Cleantech Blog Power 5 – Top Investors in Cleantech

I’ve been warning about a massive mispricing of risk in cleantech investing for years.

Cleantech Venture Capitalists Beware – What You Don’t Know About Energy Can Kill You

Beware the Allure of Ethanol Investing

Is there a cleantech bubble? Experts don’t think so

That certainly doesn’t mean that cleantech investing is bad. On the contrary, I’m very very bullish on cleantech. The question is which cleantech investors are following my rules on what’s good about investing in cleantech, and which ones are just following the old style IT rules of venture capital and taking that mispriced risk for their LPs.

In the cattle business, a bad rancher judges the cow by the quality of cow, a good rancher judges the cow by the quality of the calf. That’s how this Power 5 Ranking and Big 5 Question Mark Ranking of cleantech investors was constructed. Quality of the calf.

The Cleantech Blog Power 5

  1. GFI Energy – The top private equity shop in cleantech in my opinion. Caminus, Noreseco, Xantrex, et al. Been doing it quietly for over a decade creating great companies. A shop that doesn’t miss often, and doesn’t bother to show up at the cleantech conference circuit. Maybe they don’t need to.
  2. MissionPoint Capital Management – SunEdison, Ecosecurities, APX et al. Great discipline, great picks. They actually seem to know something about the areas they invest in.
  3. Clean Pacific Ventures – Early stage, see things others are going to see about 4 months before they do. Backed one of my companies. Show the love.
  4. Acorn Energy – The place where Comverge was borne. Publicly traded, now investing in cleantech. I love this portfolio. John Moore has a nose for deals. His card says “CEO and Evangelist”. Most people will ignore him because he’s publicly traded. But if it works, so what?
  5. Goldman Sachs – Their name is on or in half of the marquee deals in the sector from First Solar to SunEdison, Horizon Wind, Suntech. Hard to leave them out.

Honorable mention goes to the AIM market. The whole market. It’s better for founders, better for investors, took HUGE market share from the venture capital community in cleantech. All around eating VC lunch for breakfast. And yes, there is liquidity. Stop saying there’s not in the same breath you ask me to sell you preferred stock with cosale rights. It’s obnoxious.

And the Big 5 Question Marks

  1. KPCB – Bloom Energy? EEStor? 5 different stealth thin film plays? Et al. How many stealth science projects in cleantech can dance on the head of a pin? Let’s work on a very mixed metaphor/cliché of sorts – you shall not crucify this crown of venture upon a cross of cleantech. Too many of the technologies in Kleiner deals are only sexy because Kleiner’s name is attached. Come on guys, you’re better than this.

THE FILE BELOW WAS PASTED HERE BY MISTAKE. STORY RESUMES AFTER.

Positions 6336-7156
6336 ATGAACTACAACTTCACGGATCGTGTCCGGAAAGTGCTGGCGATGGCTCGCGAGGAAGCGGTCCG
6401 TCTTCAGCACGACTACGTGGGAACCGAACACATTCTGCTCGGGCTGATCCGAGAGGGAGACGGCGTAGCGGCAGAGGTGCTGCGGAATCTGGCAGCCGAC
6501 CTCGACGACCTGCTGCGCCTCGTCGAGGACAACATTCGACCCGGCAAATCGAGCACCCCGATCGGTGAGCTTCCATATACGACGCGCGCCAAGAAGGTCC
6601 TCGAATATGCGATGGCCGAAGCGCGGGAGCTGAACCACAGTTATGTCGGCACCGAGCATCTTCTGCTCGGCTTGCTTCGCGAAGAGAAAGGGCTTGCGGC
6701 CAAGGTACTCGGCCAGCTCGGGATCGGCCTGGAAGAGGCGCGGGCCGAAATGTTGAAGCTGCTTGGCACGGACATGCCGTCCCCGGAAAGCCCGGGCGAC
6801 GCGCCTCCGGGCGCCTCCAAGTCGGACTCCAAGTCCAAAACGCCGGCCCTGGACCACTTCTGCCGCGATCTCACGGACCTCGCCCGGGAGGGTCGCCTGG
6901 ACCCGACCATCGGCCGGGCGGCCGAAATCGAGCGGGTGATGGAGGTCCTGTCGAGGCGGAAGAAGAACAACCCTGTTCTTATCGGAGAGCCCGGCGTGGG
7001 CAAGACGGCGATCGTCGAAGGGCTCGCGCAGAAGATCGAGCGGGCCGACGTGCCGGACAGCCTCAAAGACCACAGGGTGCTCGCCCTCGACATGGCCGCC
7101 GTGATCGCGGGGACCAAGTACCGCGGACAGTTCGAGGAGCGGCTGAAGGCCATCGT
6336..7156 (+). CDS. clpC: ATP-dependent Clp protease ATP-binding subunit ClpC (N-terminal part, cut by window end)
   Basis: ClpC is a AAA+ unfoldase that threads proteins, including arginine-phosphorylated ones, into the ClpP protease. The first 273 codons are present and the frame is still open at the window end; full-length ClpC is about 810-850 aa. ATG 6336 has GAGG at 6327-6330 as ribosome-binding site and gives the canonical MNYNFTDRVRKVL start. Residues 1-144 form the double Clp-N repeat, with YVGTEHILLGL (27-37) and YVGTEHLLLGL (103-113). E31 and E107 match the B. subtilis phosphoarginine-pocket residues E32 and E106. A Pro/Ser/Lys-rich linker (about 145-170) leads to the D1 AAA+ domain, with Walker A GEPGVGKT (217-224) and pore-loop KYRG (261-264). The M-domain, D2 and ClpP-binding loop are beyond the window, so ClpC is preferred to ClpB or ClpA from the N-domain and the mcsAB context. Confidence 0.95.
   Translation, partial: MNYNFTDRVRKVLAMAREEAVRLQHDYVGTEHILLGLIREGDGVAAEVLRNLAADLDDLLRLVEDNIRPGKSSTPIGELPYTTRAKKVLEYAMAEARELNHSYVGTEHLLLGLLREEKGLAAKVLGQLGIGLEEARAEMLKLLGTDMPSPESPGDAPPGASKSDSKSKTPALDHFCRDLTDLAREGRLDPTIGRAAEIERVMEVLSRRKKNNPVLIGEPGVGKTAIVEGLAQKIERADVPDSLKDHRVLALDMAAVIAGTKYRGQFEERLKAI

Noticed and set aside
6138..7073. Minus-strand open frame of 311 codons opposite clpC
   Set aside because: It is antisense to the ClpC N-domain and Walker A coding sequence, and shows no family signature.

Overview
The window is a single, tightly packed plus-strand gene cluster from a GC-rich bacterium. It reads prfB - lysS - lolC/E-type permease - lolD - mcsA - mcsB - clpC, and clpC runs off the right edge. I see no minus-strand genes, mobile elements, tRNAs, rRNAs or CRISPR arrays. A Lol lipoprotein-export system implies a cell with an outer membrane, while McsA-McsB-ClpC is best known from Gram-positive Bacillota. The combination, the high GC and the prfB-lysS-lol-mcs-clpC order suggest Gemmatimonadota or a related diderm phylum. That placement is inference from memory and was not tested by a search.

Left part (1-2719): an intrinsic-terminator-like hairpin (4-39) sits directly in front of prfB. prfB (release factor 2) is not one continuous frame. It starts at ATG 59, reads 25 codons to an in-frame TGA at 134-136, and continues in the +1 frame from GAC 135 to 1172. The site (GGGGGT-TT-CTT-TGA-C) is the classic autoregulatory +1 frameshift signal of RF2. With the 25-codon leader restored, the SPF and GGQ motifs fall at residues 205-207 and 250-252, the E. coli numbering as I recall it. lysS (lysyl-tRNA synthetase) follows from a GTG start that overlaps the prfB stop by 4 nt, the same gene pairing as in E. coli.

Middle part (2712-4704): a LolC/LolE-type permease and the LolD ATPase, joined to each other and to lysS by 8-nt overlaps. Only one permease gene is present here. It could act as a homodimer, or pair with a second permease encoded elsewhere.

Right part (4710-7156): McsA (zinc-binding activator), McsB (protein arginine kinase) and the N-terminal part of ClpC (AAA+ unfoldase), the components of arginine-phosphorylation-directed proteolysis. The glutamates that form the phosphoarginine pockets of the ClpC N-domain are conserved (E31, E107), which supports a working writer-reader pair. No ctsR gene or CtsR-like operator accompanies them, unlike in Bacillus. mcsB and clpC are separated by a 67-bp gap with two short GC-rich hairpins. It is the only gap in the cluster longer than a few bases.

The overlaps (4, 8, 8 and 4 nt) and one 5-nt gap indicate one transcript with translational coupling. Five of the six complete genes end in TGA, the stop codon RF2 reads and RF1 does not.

2. – The world is rooting for you to succeed. And Silicon Valley needs a poster child for cleantech. How about articulating a strategy that the market understands? Maybe “sustainably energizing the web” or some such? When people ask me what does invest in and why, there should be a clear answer.
  3. Khosla Ventures – How many odd ways are there to invest in ethanol? Do we really think being in refining is a good business? And no, it’s not cheaper than gasoline. Can we lobby our way out of it? There are some gems in here, but the weighting may catch him. Kudos though for doing it with large chunks his own money instead of my grandmother’s pension fund’s money.
  4. VantagePoint Venture Partners – The anti Kleiner? Lots of strategics involved, and taking very, very large, very, very risky bets. Perhaps they better hope Vinod’s lobbying comes through. But it only takes one, right? If they can find the discipline of the Power 5, this could be good.
  5. Nth Power – Where’d you go? You were the acknowledged market leader when cleantech started in the first part of this decade. At one time virtually every strategic that mattered was an LP. The cleantech market needs you to be bigger than you are today.

So yes, invest in cleantech. But pay attention to the risk not just the management fees when it’s OPM.

Neal Dikeman is a partner at Jane Capital Partners LLC, and Chairman of Carbonflow and And he has the utmost respect for the guys behind these firms, regardless of whether or not he thinks their investment strategies are pricing risk well.

1 reply
  1. Jennifer Geisler
    Jennifer Geisler says:

    Neal, I enjoyed reading this entry and checking out some of the work that these top companies are doing in the clean tech space.I saw a report titled "SMART 2020: enabling the low carbon economy in the information age" that says that ICT could help cut global greenhouse gases 15 percent and save up to $946 billion by 2020.I wanted to touch base to see if you have heard about some of the projects that Cisco is pursuing to help enterprises reduce power consumption.One of these initiatives is EnergyWise, one of the first truly mature energy management solutions to hit the market to provide organizations unprecedented visibility so they can have control of their carbon footprint.Looking forward to reading your future posts.Jennifer Geisler, Manager of Network Systems Networking and Switching for Cisco.

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